Talking. We do it all the time. Some people probably do it too often.
Actually, I think we all do it too often.
Now, before you get defensive, hear me out.
No, seriously. Listen.
I think many of us have conflicting ideas of what exactly talking, and communicating in general, look like. To some, a conversation is just something where people talk and then move on.
To me, a conversation should be more than just talking. I think we also need to realize how important the act of listening is to productive discussion.
Think for a second about how often you speak. Then, think about how often you not only hear what someone is saying, but also truly listen and try to understand it. Chances are, there is a difference in the two amounts of time.
Now, before I go any further, I should clarify. I am not saying that anyone who spends more time talking than listening is a terrible human being who is incapable of any form of decent conversation. I am sure we have all had good conversations without really needing to put much effort into listening.
That being said, I think we all could benefit from practicing solid listening skills.
We seem to be in a time when no one wants to listen to anyone. Politicians and their respective followers and haters all seem trapped in an endless loop that involves never actually achieving anything through the discussions they have with one another.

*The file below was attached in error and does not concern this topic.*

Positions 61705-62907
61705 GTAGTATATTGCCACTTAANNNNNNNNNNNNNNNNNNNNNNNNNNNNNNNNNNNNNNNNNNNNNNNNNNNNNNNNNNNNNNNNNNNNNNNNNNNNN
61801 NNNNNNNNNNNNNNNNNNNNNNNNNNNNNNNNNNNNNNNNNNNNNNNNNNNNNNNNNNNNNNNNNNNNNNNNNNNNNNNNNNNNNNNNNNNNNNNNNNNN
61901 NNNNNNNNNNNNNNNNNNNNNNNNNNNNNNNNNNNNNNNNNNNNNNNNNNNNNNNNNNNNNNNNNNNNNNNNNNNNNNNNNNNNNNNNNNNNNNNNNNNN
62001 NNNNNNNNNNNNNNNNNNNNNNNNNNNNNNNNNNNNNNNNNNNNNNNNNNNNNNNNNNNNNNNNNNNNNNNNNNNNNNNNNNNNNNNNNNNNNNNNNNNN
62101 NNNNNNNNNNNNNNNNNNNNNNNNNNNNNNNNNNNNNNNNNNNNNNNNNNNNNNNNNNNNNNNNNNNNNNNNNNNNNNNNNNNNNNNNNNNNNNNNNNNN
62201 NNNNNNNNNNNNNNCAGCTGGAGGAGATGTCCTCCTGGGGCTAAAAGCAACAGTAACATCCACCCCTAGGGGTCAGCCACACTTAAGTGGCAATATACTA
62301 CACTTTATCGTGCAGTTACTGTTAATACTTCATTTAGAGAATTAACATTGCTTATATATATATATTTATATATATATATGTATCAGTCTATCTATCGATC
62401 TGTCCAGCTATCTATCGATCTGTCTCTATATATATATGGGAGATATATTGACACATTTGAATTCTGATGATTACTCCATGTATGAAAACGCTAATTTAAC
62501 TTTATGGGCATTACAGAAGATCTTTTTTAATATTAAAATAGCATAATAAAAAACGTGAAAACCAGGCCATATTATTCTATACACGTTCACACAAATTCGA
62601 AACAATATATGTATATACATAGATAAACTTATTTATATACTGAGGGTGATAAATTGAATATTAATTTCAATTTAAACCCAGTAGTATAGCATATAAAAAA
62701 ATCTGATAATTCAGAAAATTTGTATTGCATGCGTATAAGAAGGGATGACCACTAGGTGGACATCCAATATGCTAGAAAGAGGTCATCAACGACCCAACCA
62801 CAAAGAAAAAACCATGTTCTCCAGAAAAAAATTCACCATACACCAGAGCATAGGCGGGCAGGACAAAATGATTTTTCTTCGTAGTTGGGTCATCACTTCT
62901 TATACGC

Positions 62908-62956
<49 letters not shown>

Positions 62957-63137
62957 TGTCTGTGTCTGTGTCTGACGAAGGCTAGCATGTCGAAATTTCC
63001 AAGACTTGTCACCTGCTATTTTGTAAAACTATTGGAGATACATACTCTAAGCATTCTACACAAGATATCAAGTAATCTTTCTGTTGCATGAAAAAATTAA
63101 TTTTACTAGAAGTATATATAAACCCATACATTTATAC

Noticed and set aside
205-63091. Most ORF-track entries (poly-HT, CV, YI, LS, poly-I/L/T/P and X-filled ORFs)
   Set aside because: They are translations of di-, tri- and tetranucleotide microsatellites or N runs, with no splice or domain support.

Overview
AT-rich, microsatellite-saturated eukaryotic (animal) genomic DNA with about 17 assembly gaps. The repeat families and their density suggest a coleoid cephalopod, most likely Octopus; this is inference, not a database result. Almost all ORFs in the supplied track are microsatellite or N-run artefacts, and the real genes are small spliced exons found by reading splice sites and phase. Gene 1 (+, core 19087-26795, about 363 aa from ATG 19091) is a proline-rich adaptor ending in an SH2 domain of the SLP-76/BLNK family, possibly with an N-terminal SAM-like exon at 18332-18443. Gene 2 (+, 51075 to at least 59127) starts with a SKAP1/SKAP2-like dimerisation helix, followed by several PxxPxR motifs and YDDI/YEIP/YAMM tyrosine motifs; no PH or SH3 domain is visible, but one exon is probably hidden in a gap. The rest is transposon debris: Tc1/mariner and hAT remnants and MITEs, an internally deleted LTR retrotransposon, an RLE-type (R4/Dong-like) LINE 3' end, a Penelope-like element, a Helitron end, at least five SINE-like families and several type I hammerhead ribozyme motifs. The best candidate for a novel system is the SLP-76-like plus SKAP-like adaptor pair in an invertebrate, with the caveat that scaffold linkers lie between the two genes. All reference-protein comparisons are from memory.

And for an increasingly large number of people, they aren't even having discussions with one another in the first place.
Social media outlets are now synonymous to some with the concept of echo chambers, meaning one of the most accessible forms of communication available today isn't really being used for communication at all.
So how did we get here? And, maybe more importantly, how do we get out of this cycle of non-communication but also constant talking?
We need to step back, re-evaluate and practice listening. We need to actually have decent conversation if we are going to talk at all.
Listening is more than just pausing and hearing words come out of the other person's mouth. Listening requires active participation and wanting to understand what another person says.
I think if we are going to fix or improve anything we need to first want to understand other people. That means we are all going to have to talk, yes, but we are all going to have to do a lot of listening, too.
Good conversations are one way we can move past the divides that seem to keep us from getting anything productive done. If we even try to connect with other people we can, at the very least, have the chance to understand why people feel the way they do.
If we make more of an attempt to understand each other, we might just have a shot at finding some common ground.
So, we do need to talk about talking. Then, we need to start listening.